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Time magazine called him “the Picasso of children’s books.” Maurice Sendak (pictured above) was a master at recreating the emotional quality of childhood. He's among the most influential children’s book authors and illustrators of all time.

In Where the Wild Things Are, as in his other sensational books, Sendak provided generations of children with a fantasy-filled world of danger, escapism, creative power, and hope.


“As an aspiring artist," said Sendak, "you should strive for originality of vision. Have something to say and a fresh way of saying it. No story is worth the writing, no picture worth the making, if it’s not the work of the imagination.”

In his books, Sendak encourages children to dream, imagine, and explore - essential ingredients for their development - preparing them to face the world with a blend of creativity and understanding. A beginner's mindset. And children aren't the only ones who have benefited and continue to benefit from his books.

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Albert Einstein (pictured above) believed imagination had the power to transcend knowledge allowing us to discover uncharted territories of thought. His thought experiments, such as riding on a beam of light or exploring the nature of time, inspired him to develop revolutionary theories defying conventional wisdom.

Einstein brought his tools of imagination to the challenges of his time... a physicist and a natural philosopher, he remains one of the greatest thinkers, scientists, and thought leaders of all time.

Here’s what Einstein had to say about imagination:


"When I examine myself and my methods of thought, I come close to the conclusion that the gift of fantasy has meant more to me than any talent for absorbing absolute knowledge. All great achievements of science must start from intuitive knowledge. I believe in intuition and inspiration... At times I feel certain I am right while not knowing the reason… Imagination is more important than knowledge.”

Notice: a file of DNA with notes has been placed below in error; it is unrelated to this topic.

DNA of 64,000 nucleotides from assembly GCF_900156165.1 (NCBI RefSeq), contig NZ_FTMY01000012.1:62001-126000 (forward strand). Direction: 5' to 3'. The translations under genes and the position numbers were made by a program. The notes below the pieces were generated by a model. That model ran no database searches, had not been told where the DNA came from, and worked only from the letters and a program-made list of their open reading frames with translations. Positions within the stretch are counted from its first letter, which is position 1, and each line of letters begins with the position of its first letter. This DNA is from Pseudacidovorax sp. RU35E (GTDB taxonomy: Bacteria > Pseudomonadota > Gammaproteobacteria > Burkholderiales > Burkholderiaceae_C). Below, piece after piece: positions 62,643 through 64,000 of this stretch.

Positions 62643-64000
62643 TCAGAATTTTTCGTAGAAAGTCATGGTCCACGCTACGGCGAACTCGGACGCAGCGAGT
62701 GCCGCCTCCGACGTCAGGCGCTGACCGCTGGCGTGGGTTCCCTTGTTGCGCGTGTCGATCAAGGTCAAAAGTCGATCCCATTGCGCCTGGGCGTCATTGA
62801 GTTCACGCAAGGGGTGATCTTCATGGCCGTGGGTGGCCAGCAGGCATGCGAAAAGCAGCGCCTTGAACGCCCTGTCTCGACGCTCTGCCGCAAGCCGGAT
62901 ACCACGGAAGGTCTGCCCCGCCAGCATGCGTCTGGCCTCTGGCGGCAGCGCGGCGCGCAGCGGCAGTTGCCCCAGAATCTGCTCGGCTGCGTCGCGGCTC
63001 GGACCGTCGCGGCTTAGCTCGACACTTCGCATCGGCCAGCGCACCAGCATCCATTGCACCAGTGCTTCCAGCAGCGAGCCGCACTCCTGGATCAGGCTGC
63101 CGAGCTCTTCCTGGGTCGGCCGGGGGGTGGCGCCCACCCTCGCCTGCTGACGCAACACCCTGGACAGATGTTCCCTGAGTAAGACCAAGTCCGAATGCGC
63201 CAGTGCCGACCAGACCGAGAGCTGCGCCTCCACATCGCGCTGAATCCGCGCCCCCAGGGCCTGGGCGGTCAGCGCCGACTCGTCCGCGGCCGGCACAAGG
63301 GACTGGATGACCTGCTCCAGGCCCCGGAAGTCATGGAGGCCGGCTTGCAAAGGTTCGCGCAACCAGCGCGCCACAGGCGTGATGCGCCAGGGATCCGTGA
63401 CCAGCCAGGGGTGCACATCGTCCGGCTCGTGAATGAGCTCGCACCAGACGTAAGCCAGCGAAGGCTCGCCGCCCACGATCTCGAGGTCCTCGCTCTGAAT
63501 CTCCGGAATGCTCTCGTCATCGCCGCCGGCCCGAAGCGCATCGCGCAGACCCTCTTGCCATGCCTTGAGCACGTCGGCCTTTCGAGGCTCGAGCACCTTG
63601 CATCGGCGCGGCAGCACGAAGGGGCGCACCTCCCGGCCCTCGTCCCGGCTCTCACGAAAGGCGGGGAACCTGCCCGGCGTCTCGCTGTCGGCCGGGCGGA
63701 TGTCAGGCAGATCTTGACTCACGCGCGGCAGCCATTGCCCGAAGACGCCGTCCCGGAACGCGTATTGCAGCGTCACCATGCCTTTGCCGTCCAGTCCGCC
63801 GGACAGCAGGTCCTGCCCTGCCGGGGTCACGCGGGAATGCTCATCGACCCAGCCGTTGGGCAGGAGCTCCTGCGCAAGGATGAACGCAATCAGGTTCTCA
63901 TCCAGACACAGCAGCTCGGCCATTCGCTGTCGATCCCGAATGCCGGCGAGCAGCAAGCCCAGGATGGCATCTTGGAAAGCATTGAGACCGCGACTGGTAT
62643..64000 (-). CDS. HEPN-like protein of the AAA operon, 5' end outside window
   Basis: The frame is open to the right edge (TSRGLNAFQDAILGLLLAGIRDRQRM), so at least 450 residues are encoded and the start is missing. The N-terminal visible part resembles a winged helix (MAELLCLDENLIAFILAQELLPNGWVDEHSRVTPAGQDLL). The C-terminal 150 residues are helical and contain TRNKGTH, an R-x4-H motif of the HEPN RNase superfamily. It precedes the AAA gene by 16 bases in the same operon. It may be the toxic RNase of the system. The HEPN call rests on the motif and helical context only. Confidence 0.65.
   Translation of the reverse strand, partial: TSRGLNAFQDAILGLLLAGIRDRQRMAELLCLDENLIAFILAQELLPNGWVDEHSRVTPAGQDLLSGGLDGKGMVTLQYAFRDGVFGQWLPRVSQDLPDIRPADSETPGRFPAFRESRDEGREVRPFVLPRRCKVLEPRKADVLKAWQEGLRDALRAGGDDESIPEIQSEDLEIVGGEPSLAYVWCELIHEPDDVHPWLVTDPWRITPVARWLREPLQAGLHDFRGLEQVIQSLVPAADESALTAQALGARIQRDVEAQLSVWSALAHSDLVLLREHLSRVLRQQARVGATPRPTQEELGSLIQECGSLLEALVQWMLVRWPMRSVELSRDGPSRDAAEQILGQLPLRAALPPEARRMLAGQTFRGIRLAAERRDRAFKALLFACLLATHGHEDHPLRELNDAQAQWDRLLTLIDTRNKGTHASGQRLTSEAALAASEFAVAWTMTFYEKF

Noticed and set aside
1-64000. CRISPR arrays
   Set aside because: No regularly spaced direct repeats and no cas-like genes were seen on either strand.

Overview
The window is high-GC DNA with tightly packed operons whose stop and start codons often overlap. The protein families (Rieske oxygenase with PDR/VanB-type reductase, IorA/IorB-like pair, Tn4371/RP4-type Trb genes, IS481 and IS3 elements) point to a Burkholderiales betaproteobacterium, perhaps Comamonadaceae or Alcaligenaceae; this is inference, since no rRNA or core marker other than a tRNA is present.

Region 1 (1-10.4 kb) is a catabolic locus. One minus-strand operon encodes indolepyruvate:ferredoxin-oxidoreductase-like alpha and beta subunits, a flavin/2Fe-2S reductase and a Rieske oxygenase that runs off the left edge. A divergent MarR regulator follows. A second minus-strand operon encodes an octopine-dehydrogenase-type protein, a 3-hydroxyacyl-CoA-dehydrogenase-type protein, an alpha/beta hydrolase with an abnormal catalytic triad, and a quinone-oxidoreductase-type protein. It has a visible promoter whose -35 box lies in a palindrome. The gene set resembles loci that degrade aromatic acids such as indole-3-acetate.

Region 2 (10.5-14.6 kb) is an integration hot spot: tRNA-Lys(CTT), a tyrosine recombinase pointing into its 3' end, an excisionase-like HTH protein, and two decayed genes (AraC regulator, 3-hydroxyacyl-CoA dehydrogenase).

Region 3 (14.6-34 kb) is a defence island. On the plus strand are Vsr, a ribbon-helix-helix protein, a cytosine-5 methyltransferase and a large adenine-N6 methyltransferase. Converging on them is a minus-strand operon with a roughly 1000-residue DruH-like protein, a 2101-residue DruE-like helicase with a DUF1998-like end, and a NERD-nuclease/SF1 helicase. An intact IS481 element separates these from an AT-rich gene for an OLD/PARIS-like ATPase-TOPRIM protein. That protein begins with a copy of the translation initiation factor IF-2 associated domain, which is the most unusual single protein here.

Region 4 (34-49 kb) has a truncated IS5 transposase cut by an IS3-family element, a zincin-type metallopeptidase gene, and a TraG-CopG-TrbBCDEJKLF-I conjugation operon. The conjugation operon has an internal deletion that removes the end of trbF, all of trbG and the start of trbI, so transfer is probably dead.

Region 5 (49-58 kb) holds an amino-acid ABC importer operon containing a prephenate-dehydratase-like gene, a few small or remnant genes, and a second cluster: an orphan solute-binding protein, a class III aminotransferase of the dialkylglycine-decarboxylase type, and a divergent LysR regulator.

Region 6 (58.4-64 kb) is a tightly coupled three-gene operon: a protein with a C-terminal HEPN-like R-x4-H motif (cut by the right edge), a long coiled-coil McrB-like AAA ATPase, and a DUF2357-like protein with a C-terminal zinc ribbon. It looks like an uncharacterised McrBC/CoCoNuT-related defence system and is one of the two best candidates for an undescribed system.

Painting by Robert R. Splashy

We are all born with a capacity for curiosity and wonder, wired to seek out the unknown and opportunities to learn and grow. Most of us lose this natural curiosity and wonder as we get older. Our childlike imagination stays in the sandbox.

Dahl, Sendak, and Einstein remind us that with our childlike imagination we can pave the way for unique problem-solving skills, original ideas and creative solutions. We can change the way we see the world with a beginner's mindset, from the world of adventure to the world of science. And if we can change the way we see the world, we can change the world for the better.

Join us next week as we meet with Walt Whitman, William Blake, and Ralph Waldo Emerson on the topic of Nature.


A Supercharged Education

Photo credit: Corbis

In the wise words of Einstein...

"Great spirits have always encountered violent opposition from mediocre minds."


I’m Michael Kennedy, Olympic Valley, CA resident, married to Nicola Kennedy (in photo above). I’m a premium ghostwriter and photographer. I just want to say thanks for your attention - I appreciate it in such a noisy world. If you enjoyed it, please share with others.

It means a lot to me and it helps others see the story.

If you're interested in owning any photos in my gallery: click here, call or text me at 530.608.9150. Let me know what size you want, and I'll send a quote. My email: